High C-reactive Protein

1 of the 12 leading causes of
high blood pressure, heart attacks and strokes

Why is high C-reactive protein bad?

C-reactive protein (CRP) is an important marker of inflammation in the body.

CRP levels can be elevated in people with cardiovascular disease, such as heart attacks, atherosclerosis and strokes. Other risk factors are obesity, diabetes, metabolic syndrome, alcohol consumptions, and smoking. High levels of C-reactive protein (CRP) in the blood are associated with an increased risk of several health conditions, including:
    • Cardiovascular disease: High levels of CRP are associated with an increased risk of heart attacks, stroke, and other cardiovascular events.
 
    • Atherosclerosis: CRP can contribute to the build-up of plaque in the arteries, a condition known as atherosclerosis.
 
    • Type 2 diabetes: Elevated CRP levels have been linked to an increased risk of developing type 2 diabetes.
 
    • Metabolic syndrome: High CRP levels are associated with metabolic syndrome, a group of conditions that increase the risk of heart disease, stroke, and diabetes.
 
    • Rheumatoid arthritis: Elevated CRP levels can be found in people with rheumatoid arthritis, an autoimmune disease that causes inflammation in the joints

    • Cancer: High CRP levels have been linked to a higher risk of developing certain types of cancer, including colorectal cancer.

Prevention

High C-reactive protein levels typically do not present any symptoms, so targeting it is something that you want to do before you see the conditions that it causes.

There are several supplements that have been studied for their potential to help regulate C-reactive protein. These include:

Tikva has 7 nutrients that target 

high homocysteine levels

Below are clinical trials and research on these nutrients.

1. Coenzyme Q10 

Coenzyme Q10 (CoQ10) has been found to have a beneficial effect on C-reactive protein (CRP) levels. CRP is a marker of inflammation in the body and elevated levels have been associated with an increased risk of heart disease. Studies have shown that supplementing with CoQ10 can lower CRP levels, potentially reducing the risk of heart disease.

One study, published in the International Journal of Cardiology in 2010, found that daily supplementation with 100 mg of CoQ10 for 12 weeks significantly lowered CRP levels in individuals with heart disease. (1)

2. Vitamin C

Vitamin C is an antioxidant that has been found to have a beneficial effect on C-reactive protein (CRP) levels. Studies have shown that vitamin C can lower CRP levels, potentially reducing the risk of heart disease.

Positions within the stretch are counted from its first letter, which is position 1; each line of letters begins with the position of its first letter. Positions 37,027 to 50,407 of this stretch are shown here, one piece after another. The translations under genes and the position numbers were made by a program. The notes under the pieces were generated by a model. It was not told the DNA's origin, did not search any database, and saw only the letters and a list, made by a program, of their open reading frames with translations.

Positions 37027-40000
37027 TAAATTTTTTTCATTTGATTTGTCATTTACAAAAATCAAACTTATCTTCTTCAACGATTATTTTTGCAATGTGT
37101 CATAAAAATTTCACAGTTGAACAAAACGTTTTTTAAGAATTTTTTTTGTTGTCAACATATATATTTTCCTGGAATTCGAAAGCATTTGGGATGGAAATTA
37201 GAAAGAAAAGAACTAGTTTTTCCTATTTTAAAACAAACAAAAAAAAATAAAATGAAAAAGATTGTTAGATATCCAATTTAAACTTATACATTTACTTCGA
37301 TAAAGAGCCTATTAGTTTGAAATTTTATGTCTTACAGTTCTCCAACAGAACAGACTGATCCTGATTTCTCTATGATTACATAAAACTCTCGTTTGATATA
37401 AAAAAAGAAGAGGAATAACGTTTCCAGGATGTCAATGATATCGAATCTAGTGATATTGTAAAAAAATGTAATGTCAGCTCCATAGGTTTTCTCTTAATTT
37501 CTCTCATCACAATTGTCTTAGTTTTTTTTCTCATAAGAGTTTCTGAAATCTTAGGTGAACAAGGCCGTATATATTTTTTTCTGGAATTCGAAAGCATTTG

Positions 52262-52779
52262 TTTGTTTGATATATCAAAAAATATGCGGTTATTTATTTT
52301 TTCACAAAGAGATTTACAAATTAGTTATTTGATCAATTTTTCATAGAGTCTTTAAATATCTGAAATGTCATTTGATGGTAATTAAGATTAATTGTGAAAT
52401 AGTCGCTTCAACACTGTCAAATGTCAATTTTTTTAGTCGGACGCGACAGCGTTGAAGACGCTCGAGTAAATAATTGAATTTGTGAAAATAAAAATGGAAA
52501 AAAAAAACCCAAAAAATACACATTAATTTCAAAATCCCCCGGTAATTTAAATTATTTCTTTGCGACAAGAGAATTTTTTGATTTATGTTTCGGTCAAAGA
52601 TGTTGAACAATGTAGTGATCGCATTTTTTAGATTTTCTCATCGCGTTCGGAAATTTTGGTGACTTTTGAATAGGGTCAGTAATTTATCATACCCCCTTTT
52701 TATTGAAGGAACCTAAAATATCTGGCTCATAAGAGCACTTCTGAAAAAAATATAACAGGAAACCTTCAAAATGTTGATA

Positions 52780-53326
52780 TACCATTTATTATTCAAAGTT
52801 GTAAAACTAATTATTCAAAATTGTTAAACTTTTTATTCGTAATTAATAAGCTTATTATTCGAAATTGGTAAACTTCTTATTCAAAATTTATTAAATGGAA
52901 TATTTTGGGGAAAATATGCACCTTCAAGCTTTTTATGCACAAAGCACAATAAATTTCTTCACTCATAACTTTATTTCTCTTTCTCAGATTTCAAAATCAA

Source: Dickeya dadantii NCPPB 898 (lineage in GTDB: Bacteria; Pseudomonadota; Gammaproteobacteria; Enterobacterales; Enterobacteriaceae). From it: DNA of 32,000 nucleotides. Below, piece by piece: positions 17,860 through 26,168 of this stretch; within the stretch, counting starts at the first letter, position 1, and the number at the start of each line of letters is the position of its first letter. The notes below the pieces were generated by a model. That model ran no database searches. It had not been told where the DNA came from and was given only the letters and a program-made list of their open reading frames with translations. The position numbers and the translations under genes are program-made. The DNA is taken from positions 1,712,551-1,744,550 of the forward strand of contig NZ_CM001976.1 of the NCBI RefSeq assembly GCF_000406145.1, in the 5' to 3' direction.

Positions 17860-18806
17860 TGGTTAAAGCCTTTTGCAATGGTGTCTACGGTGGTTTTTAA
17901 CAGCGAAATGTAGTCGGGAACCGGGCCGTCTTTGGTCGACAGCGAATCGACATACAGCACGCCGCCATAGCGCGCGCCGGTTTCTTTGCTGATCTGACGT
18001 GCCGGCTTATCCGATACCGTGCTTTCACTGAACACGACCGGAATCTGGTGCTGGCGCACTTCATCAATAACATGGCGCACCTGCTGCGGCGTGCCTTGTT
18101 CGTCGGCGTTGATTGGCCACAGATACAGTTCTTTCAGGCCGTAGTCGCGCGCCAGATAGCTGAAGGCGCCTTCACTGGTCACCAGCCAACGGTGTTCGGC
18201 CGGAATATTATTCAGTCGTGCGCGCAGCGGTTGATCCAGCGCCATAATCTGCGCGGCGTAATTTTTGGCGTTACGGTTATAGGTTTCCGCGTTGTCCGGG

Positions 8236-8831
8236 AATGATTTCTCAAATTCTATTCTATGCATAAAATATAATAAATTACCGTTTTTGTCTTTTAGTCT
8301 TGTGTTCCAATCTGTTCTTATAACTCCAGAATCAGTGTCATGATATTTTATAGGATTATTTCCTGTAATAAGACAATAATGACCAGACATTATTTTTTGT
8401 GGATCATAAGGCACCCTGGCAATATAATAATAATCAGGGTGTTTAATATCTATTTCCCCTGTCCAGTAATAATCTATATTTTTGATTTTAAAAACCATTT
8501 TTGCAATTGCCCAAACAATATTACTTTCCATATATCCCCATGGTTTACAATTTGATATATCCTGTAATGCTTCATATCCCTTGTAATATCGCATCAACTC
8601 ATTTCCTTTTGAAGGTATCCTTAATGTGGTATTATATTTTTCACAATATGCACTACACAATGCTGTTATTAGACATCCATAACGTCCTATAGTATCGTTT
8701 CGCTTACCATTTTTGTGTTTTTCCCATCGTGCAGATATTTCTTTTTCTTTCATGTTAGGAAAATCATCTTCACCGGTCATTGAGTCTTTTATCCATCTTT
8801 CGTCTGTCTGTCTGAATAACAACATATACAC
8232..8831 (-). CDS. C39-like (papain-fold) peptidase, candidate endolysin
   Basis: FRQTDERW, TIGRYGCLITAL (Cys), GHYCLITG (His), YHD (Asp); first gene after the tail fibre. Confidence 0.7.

One study, published in the American Journal of Clinical Nutrition in 2007, found that daily supplementation with 500 mg of vitamin C for 8 weeks significantly lowered CRP levels in individuals with metabolic syndrome. (2)

Another study, published in the American Journal of Epidemiology in 2007, found that higher dietary intake of vitamin C was associated with lower CRP levels in a large sample of men and women. (3)

3. Vitamin A

Vitamin A, also known as retinol, is a fat-soluble vitamin that is essential for maintaining healthy vision, skin, and immune function. There is not much research on how Vitamin A specifically benefits C-reactive protein (CRP), but there is some evidence that suggests that Vitamin A may have anti-inflammatory properties, which could potentially lower CRP levels.

One study, published in the Journal of Lipid Research in 2002, found that retinoids, a class of compounds that includes vitamin A, can inhibit the production of pro-inflammatory molecules in cells. (4)

4. Vitamin D

Vitamin D is a fat-soluble vitamin that plays an essential role in bone health, immune function and overall health. Studies have shown that vitamin D may have a beneficial effect on C-reactive protein (CRP) levels.

A study published in the American Journal of Clinical Nutrition in 2007 found that individuals with low levels of vitamin D had higher CRP levels compared to those with adequate levels. (5)

Another study published in the Journal of Clinical Endocrinology and Metabolism in 2008 found that vitamin D supplementation resulted in a significant decrease in CRP levels in obese women. (6)

5. Vitamin E

Vitamin E, also known as alpha-tocopherol, is a fat-soluble vitamin that acts as an antioxidant. Studies have suggested that vitamin E may have a beneficial effect on C-reactive protein (CRP) levels.

A study published in the American Journal of Clinical Nutrition in 2002 found that daily supplementation with vitamin E for four weeks resulted in a significant decrease in CRP levels in healthy men and women. (7)

Another study published in the European Journal of Clinical Nutrition in 2006 found that daily supplementation with vitamin E for eight weeks significantly lowered CRP levels in individuals with metabolic syndrome. (8)

6. Magnesium